Lava plateaus are formed by highly fluid (runny) basaltic lava during numerous successive eruptions through numerous vents without violent explosions (quiet eruptions). These eruptions are quiet because of low viscosity of lava, so that it is very fluid and contains a small amount of trapped gases. The resulting sheet lava flows may be extruded from linear fissures or rifts or gigantic volcanic eruptions through multiple vents characteristic of the prehistoric era which produced giant flood basalts. Multiple successive and extensive lava flows cover the original landscape to eventually form a plateau, which may contain lava fields, cinder cones, shield volcanoes and other volcanic landforms. In some cases, a lava plateau may be part of a single volcano. An example is the massive Level Mountain shield volcano in northern British Columbia, Canada, which covers an area of 1,800 km2 (690 sq mi) and a volume of 860 km3 (210 cu mi).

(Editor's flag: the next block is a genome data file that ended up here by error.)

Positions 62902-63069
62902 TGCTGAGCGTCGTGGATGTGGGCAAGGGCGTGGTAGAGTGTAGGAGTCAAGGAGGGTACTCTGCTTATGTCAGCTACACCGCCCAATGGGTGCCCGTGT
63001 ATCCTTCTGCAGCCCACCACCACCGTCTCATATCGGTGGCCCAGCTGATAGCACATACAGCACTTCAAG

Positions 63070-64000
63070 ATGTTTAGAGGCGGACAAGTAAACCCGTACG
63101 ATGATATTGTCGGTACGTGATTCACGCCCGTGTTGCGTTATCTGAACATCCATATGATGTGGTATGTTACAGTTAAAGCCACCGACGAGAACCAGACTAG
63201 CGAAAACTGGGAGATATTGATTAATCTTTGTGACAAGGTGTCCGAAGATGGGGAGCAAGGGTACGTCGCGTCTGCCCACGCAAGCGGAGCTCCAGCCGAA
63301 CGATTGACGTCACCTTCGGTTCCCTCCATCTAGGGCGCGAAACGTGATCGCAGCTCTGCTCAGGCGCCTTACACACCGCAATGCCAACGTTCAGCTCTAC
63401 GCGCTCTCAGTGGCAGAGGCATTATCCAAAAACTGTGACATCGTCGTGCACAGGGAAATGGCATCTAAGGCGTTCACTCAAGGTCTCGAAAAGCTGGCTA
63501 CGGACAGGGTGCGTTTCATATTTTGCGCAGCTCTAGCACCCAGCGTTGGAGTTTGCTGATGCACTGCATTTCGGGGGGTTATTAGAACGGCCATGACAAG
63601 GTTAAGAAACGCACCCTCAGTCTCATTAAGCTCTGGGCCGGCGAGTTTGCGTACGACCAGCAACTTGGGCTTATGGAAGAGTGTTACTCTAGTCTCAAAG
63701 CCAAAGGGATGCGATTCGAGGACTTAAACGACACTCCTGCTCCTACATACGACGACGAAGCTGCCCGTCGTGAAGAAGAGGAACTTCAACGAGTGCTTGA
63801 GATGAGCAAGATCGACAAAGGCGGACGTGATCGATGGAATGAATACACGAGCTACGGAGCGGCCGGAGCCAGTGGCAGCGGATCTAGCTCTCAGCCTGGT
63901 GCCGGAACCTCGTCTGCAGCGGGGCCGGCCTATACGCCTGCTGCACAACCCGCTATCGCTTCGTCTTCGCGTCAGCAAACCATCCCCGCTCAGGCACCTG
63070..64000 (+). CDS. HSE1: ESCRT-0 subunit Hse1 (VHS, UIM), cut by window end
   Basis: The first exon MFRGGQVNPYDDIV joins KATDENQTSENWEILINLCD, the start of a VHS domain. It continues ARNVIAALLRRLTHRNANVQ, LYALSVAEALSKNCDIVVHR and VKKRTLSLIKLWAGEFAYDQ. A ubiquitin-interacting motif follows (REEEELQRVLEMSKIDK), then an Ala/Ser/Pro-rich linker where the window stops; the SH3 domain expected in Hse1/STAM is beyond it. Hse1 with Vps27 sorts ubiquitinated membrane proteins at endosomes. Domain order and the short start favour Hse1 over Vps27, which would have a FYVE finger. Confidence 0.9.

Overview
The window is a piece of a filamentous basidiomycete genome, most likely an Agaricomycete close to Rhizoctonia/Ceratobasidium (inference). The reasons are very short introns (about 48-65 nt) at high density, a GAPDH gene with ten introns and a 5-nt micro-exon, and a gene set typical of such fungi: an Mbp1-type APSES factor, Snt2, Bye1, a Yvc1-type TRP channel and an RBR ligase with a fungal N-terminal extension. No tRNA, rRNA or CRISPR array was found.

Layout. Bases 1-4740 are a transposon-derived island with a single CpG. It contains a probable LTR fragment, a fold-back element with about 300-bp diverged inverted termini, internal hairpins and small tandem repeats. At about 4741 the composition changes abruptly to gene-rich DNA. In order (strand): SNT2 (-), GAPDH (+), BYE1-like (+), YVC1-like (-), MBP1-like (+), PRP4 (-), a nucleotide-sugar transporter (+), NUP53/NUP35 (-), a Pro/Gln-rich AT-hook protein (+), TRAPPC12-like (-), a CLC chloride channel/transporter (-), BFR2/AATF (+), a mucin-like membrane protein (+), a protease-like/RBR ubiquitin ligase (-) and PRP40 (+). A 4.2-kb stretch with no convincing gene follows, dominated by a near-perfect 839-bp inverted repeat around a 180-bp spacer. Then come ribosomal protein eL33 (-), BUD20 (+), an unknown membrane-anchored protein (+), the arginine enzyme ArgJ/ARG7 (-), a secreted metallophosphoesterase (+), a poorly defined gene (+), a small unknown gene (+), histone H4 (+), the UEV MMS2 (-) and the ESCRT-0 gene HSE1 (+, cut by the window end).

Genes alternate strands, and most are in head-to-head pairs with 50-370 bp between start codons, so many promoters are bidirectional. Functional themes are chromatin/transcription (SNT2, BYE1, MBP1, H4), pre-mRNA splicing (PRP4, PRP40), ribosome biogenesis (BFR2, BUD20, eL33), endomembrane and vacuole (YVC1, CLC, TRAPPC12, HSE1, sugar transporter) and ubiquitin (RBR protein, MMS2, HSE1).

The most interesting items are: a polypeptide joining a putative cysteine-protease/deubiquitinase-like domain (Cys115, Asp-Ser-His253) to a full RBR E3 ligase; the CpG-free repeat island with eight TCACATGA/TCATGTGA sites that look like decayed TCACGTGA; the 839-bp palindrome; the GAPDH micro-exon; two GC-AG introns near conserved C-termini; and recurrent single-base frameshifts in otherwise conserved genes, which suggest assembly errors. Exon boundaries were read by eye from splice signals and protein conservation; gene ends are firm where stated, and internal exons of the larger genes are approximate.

Perhaps the most extensive of all the subaerial basaltic plateaus existed during the Paleogene and possibly extended over 1,800,000 km2 (690,000 sq mi) of the northern Atlantic Ocean region. This region, known as the Thulean Plateau, is generally believed to have been broken up by foundering of the Earth's crust to form the present ocean basin.
The Earth features numerous subaerial and submarine volcanic plateaus such as the Columbia River Plateau (subaerial) and the vast Ontong Java Plateau (submarine).